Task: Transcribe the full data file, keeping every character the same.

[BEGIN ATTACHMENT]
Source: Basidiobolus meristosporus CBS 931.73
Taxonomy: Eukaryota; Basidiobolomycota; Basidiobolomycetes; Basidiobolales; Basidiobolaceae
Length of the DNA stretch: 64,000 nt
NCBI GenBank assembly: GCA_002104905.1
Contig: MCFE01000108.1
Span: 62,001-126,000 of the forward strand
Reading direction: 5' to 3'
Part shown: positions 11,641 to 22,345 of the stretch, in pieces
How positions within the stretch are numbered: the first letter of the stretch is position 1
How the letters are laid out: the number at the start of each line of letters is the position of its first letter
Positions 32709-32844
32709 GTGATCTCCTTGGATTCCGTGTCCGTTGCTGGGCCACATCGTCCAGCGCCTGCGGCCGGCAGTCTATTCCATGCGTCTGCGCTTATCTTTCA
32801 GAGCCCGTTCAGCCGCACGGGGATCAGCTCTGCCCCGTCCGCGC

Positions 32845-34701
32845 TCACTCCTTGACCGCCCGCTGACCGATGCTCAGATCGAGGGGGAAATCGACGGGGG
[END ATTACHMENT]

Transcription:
Source: Basidiobolus meristosporus CBS 931.73
Taxonomy: Eukaryota; Basidiobolomycota; Basidiobolomycetes; Basidiobolales; Basidiobolaceae
Length of the DNA stretch: 64,000 nt
NCBI GenBank assembly: GCA_002104905.1
Contig: MCFE01000108.1
Span: 62,001-126,000 of the forward strand
Reading direction: 5' to 3'
Part shown: positions 11,641 to 22,345 of the stretch, in pieces
How positions within the stretch are numbered: the first letter of the stretch is position 1
How the letters are laid out: the number at the start of each line of letters is the position of its first letter
Positions 32709-32844
32709 GTGATCTCCTTGGATTCCGTGTCCGTTGCTGGGCCACATCGTCCAGCGCCTGCGGCCGGCAGTCTATTCCATGCGTCTGCGCTTATCTTTCA
32801 GAGCCCGTTCAGCCGCACGGGGATCAGCTCTGCCCCGTCCGCGC

Positions 32845-34701
32845 TCACTCCTTGACCGCCCGCTGACCGATGCTCAGATCGAGGGGGAAATCGACGGGGG